The analysis of two images on an early sixteenth century Flemish Book of Hours (Cambridge, Fitzwilliam Museum, MS 1058–1975, fols. 13v-14r) revealed an interesting difference in the pigments used on the two pages, despite the fact that they face each other in the manuscripts and have long been attributed to the same artist. The measurements performed on fol 13v (Fig. 6a) are dominated by the absorptions of carbonate groups. With the exclusion of the spectrum collected on the blue background (T2), all the spectra show a complex superimposition of distorted bands in the 1800–1300 cm−1 region. The complexity of that region arises from the partial overlap between the (ν1 + ν4) CO 3 = overtone, enhanced by the RV, and an absorption at ≈ 1684 cm−1. The latter, affected by a derivative-like distortion, can be attributed to the A I stretching of a proteinaceous binder. In almost all the spectra, A II (at ≈ 1582 cm−1), is partially hidden by the intense and broad inverted band due to the ν3 of CO 3 = group. The absence of methylene ν + δ combination bands suggests the use of a purely proteinaceous medium such as EW. Concerning the carbonate-containing pigments, chalk predominates in grey areas (T1) whereas azurite is present in blue ones (T2). The T1 spectrum is dominated by the intense ν3(1411 cm−1) together with ν1 + ν4(1796 cm−1) and ν1 + ν3 and/or 2ν2 + ν4(2514 cm−1) absorptions of calcium carbonate. Intense bands of azurite are well detectable in the spectrum T2 (Fig. 6c). The ν(OH) with inflection point at 4442 cm−1, with its typical derivative-like feature, is attributable to the hydroxyl groups in Cu3(CO3)2(OH)2. A reststrahlen band related to ν3 in carbonate group is clearly identifiable also in the green jewel (T3, Fig. 6d). Unexpectedly, however, it is not associated to malachite or azurite but, once again, to calcite, with overtones and combination bands of CaCO3 detectable at 1795 (ν1 + ν4) and 2514 (ν1 + ν3 and/or 2ν2 + ν4) cm−1 respectively. Excluding the presence of copper carbonates, the nature of the green colour has therefore still to be clarified. Considering the region of interest towards the near infrared, a peculiar broad absorption peak is detectable at 4276 cm−1, exhibiting a shoulder at 4423 cm−1. According to literature data , the presence of these two signals, together with a weak absorption at 3533 cm−1 and with an inverted band at 1081 cm−1, can be assigned to brochantite, a green copper sulphate (CuSO4∙3Cu(OH)2). Calcium carbonate is the predominant signal in the flesh tone area (T4), and it coexists with gypsum in the pink border decoration (T6).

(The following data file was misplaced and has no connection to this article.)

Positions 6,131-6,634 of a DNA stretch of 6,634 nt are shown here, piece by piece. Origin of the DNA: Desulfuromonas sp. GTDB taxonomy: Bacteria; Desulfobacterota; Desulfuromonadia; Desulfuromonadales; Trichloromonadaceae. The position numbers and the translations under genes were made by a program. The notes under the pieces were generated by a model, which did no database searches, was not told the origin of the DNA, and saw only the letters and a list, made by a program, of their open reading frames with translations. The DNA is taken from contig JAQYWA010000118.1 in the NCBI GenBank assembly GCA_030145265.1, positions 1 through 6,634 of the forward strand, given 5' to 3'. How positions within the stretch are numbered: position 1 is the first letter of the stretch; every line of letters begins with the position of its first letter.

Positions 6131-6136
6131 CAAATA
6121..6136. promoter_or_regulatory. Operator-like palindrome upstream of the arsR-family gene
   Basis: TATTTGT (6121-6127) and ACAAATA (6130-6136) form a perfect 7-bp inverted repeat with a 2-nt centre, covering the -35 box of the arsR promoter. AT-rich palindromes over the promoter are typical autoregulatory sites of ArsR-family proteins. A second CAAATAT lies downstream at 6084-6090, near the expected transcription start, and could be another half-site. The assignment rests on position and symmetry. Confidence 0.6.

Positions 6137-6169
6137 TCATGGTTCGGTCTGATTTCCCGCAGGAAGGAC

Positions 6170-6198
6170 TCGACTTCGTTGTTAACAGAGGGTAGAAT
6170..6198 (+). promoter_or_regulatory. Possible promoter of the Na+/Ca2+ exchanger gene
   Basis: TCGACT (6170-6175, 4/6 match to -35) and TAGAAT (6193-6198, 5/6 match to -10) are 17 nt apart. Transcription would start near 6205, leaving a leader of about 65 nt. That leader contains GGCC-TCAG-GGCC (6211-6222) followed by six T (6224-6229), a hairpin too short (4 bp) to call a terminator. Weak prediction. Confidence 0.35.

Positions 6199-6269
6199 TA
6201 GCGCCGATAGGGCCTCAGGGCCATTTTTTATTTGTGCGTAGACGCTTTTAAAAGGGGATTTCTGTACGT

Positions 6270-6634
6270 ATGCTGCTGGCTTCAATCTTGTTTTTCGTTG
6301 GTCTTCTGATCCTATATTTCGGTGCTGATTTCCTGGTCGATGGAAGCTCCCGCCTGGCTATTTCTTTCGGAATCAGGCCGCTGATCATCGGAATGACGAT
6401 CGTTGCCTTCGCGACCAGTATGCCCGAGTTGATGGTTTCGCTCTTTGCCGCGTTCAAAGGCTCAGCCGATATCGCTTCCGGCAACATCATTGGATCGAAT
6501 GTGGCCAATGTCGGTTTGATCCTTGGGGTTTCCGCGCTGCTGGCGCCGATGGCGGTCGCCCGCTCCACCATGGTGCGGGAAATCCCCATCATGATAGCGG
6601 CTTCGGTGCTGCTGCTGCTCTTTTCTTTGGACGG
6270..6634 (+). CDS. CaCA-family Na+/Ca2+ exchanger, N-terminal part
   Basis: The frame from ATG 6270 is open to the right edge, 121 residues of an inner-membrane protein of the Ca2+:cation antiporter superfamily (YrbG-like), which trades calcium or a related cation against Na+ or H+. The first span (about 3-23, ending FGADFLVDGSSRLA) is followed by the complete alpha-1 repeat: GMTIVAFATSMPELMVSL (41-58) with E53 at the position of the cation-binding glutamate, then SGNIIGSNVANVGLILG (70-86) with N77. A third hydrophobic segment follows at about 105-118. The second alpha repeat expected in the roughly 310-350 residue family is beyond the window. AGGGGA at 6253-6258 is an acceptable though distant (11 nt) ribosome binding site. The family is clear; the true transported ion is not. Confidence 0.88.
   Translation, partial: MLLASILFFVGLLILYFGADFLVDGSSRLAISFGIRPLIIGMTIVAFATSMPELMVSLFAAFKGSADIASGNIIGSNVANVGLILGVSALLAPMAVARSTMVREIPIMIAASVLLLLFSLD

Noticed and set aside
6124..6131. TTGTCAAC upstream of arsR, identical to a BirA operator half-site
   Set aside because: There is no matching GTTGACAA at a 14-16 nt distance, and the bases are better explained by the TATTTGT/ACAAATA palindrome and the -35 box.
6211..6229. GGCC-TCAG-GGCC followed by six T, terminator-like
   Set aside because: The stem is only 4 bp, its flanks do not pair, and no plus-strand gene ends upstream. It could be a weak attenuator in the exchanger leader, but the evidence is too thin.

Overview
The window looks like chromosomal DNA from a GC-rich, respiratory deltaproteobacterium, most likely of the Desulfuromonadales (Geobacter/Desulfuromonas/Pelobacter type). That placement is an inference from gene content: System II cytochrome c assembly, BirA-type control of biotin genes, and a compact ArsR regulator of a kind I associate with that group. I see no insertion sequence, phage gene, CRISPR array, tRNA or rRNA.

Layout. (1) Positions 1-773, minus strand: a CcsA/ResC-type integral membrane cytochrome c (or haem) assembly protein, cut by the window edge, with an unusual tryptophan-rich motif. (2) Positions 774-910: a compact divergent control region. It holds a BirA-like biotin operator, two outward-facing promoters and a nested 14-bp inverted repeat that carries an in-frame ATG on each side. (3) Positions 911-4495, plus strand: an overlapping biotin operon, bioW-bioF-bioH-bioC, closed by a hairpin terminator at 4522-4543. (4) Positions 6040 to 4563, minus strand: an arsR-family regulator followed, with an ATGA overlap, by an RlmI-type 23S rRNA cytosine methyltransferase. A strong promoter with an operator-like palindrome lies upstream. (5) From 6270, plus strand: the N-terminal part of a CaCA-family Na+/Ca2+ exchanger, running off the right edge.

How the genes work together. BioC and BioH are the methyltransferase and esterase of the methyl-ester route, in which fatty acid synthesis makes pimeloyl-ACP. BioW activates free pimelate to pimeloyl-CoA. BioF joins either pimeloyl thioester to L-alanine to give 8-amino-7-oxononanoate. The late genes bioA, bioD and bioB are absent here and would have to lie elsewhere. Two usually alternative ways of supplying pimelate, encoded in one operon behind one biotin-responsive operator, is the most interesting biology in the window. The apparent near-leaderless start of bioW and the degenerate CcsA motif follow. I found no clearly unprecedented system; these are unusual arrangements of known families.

On fol. 14v (Fig. 6b), the binder also seems to be a proteinaceous one, likely the same one used on the previous page, as suggested by the presence of two intense bands, attributable to amide I and amide II (Fig. 6e), in spectra T’1 to T’5. A difference can however be found in the blue and green pigments used. Analysis of the peacock features reveals the presence of smalt and malachite, respectively, rather than the azurite and brochantite identified on fol. 13v. Malachite can be identified on the basis of the evident absorption at 4158 cm−1, due to the combination of the stretching and bending mode of the OH group, together with the CO 3 = combination bands ν1 + ν3 and/or 2ν2 + ν4, at 2536 and 2428 cm−1 and ν1 + ν4 at 1802 cm−1. Smalt is clearly present in the blue centre of the feather (T’2 and T’4, Fig. 6e) and identifiably by not only a broad inverted νSiO absorption at 1072 cm−1, but also an inverted one at 443 cm−1 attributable to metal-O bonds in the glassy matrix of this pigment. All of these spectra actually show evidence for the presence of both pigments, albeit in small quantities (e.g. traces of malachite in T’2, traces of smalt in T’1), due to the relatively large size of the areas analysed using the present set-up.